2. Bid Cap

The bid cap allows you to manually bid for an ad, letting Facebook know how much it can spend in an auction. It’s the less flexible of the bidding options, and as a result, may affect delivery. If other advertisers will pay more, then you miss out on getting the ad shown.

So if you set a bid cap at $2, you say that’s how much you want Facebook to bid per event. Of the available events, Facebook will only look at those with a bid cost lower than $2. If you have a lot of competitors willing to go beyond the $2, their ads will be shown instead.

Bid cap is a good option, though, if you’re on a tight budget, and really need to be in control of each optimization event cost, either because of your budget or for tracking purposes.

Which Facebook Bidding Strategy is Best for You?

Just because the cost cap bidding is the new thing around doesn’t necessarily mean you should embrace it with open arms. Facebook pretty much said that the new bidding option came because it realised certain campaign goals could not be met with the previous Facebook ad bid systems.

Certain goals, again. If you want to know which of the three best suit your needs, let’s look at each bidding systems’ strong points:

  • Set a target cost if – you need to get consistent costs, regardless of how much your budget is. With a target cost bid, even if you add more money to the budget, your cost will remain the same. Use it if your goal is to increase website traffic, the number of app installs, sales from a product catalogue, etc.
  • Set a bid cap if – you need to control the cost of the bid in the auction. But bear in mind, the bid in the action might differ from the actual cost per event. Use it for increasing reach, traffic, post engagement, likes, messages.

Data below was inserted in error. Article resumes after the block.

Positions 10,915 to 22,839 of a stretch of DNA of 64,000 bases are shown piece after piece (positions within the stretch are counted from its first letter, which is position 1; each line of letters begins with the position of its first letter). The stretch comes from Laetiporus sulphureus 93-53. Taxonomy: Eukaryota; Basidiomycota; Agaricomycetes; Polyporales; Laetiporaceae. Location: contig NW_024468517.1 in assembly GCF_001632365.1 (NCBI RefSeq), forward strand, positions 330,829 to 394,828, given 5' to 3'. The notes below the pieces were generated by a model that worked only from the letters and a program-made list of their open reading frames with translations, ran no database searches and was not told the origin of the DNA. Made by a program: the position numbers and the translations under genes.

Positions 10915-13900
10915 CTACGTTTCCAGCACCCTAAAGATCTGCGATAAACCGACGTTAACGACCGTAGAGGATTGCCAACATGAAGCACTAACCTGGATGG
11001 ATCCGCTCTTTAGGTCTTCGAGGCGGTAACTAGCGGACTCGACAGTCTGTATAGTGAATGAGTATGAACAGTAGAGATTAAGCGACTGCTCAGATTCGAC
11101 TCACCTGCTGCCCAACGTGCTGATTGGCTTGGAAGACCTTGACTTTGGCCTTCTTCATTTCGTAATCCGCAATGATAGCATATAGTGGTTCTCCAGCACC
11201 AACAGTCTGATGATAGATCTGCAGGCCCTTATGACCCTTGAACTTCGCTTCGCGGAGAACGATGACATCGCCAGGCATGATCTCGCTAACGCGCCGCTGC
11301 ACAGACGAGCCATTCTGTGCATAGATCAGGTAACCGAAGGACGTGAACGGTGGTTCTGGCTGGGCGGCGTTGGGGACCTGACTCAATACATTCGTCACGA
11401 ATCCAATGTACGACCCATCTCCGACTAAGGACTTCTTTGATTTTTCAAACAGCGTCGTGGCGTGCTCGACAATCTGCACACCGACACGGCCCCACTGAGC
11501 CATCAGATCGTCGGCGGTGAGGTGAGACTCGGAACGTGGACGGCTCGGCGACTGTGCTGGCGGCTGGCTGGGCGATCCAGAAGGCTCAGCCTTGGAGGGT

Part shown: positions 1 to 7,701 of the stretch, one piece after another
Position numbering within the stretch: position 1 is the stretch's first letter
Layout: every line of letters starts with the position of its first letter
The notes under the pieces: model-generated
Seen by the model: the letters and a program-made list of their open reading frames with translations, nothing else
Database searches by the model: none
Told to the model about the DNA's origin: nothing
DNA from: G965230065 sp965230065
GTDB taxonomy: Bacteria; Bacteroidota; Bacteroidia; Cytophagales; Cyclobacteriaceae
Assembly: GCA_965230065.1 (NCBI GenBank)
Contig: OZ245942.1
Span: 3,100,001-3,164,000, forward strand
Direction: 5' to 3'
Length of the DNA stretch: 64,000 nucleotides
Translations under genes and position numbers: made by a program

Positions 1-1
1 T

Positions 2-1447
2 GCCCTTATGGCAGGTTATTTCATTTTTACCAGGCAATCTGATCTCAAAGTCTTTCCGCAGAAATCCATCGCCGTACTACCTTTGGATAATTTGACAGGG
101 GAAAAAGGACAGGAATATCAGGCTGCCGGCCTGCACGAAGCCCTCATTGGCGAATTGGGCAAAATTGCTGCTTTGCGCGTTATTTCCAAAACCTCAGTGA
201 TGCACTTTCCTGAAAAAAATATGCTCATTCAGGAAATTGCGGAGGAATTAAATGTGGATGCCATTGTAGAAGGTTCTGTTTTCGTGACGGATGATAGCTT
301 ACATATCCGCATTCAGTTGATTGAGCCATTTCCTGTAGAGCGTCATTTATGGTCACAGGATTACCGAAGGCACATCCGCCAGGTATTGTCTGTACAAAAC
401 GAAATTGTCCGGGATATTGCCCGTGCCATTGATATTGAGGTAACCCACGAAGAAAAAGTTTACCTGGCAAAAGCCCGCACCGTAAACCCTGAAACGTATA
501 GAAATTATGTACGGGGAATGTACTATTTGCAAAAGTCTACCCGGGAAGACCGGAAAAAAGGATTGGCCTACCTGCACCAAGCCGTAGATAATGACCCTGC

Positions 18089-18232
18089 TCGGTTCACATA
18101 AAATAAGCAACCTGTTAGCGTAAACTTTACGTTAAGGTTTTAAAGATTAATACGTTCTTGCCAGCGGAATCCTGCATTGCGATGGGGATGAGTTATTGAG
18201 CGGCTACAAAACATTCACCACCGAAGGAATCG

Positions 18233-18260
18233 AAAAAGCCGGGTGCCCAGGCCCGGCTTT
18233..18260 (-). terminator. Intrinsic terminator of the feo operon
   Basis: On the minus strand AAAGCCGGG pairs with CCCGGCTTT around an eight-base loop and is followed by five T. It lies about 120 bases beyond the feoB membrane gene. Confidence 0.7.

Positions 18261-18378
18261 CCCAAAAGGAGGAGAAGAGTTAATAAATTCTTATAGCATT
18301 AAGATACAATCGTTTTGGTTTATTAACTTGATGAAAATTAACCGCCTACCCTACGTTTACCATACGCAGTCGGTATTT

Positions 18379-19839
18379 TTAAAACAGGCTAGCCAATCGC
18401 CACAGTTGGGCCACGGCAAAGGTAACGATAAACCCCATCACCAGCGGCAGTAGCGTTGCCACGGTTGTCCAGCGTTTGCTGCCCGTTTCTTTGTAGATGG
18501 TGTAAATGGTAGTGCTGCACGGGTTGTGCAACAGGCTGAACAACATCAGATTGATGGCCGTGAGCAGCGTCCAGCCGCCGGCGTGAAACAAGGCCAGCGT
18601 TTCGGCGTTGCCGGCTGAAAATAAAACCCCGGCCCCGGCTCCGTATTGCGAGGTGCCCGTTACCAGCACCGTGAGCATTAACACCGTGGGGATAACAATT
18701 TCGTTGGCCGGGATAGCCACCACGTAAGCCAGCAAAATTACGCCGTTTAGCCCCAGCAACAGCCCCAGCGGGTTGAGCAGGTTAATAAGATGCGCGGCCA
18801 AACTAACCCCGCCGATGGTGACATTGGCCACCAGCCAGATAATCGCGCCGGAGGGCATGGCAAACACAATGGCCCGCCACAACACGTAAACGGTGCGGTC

• Set a cost cap if – you need to drive volume to achieve your campaign goals. Use it for increasing traffic, even responses, offsite conversions, product sales.

Each of these bidding systems has its fair share of cons, but it’s impossible to create a system that would please everyone. The trick here is to single out the type of bidding option that will help your business achieve its goals. Once you figure that out and choose the bidding system, you’ll see a big improvement in your results.

Facebook Advertising Strategies That Work

The whole picture of Facebook Advertising is huge, and the deeper you look into the subject, the more complicated it can get. But it’s vital to pay close attention to all these different tools Facebook gives us, and use them at their full potential. Otherwise, we could always just opt for the automatic bidding and placement option, and call it a day.

Luckily for you, you don’t have to figure out all the hidden layers of Facebook advertisements by yourself. We’re experts when it comes to it! Contact Australian Internet Advertising for our premium Facebook Managements services, and let us help you make the most from your campaign.